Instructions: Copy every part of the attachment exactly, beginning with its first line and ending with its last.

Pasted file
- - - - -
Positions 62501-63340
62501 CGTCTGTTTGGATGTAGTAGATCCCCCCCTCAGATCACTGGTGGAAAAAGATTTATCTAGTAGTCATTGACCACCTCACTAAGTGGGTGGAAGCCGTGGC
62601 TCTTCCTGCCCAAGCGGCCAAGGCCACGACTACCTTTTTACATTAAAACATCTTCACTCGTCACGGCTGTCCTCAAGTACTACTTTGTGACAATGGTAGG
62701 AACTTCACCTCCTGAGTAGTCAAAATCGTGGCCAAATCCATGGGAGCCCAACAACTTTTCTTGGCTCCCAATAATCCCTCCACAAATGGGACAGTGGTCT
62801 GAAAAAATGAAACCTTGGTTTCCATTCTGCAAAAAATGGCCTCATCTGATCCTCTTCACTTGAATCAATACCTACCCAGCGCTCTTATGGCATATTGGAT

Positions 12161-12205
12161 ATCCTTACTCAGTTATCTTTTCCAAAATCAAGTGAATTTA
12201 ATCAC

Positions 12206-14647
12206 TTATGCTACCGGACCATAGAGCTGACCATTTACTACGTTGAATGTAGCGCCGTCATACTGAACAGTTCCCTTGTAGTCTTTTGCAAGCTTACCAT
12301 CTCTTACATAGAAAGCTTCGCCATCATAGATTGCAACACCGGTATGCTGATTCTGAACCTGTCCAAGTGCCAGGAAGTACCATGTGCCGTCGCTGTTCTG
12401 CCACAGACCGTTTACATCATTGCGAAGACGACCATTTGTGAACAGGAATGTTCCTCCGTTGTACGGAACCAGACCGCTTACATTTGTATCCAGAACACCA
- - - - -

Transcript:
Positions 62501-63340
62501 CGTCTGTTTGGATGTAGTAGATCCCCCCCTCAGATCACTGGTGGAAAAAGATTTATCTAGTAGTCATTGACCACCTCACTAAGTGGGTGGAAGCCGTGGC
62601 TCTTCCTGCCCAAGCGGCCAAGGCCACGACTACCTTTTTACATTAAAACATCTTCACTCGTCACGGCTGTCCTCAAGTACTACTTTGTGACAATGGTAGG
62701 AACTTCACCTCCTGAGTAGTCAAAATCGTGGCCAAATCCATGGGAGCCCAACAACTTTTCTTGGCTCCCAATAATCCCTCCACAAATGGGACAGTGGTCT
62801 GAAAAAATGAAACCTTGGTTTCCATTCTGCAAAAAATGGCCTCATCTGATCCTCTTCACTTGAATCAATACCTACCCAGCGCTCTTATGGCATATTGGAT

Positions 12161-12205
12161 ATCCTTACTCAGTTATCTTTTCCAAAATCAAGTGAATTTA
12201 ATCAC

Positions 12206-14647
12206 TTATGCTACCGGACCATAGAGCTGACCATTTACTACGTTGAATGTAGCGCCGTCATACTGAACAGTTCCCTTGTAGTCTTTTGCAAGCTTACCAT
12301 CTCTTACATAGAAAGCTTCGCCATCATAGATTGCAACACCGGTATGCTGATTCTGAACCTGTCCAAGTGCCAGGAAGTACCATGTGCCGTCGCTGTTCTG
12401 CCACAGACCGTTTACATCATTGCGAAGACGACCATTTGTGAACAGGAATGTTCCTCCGTTGTACGGAACCAGACCGCTTACATTTGTATCCAGAACACCA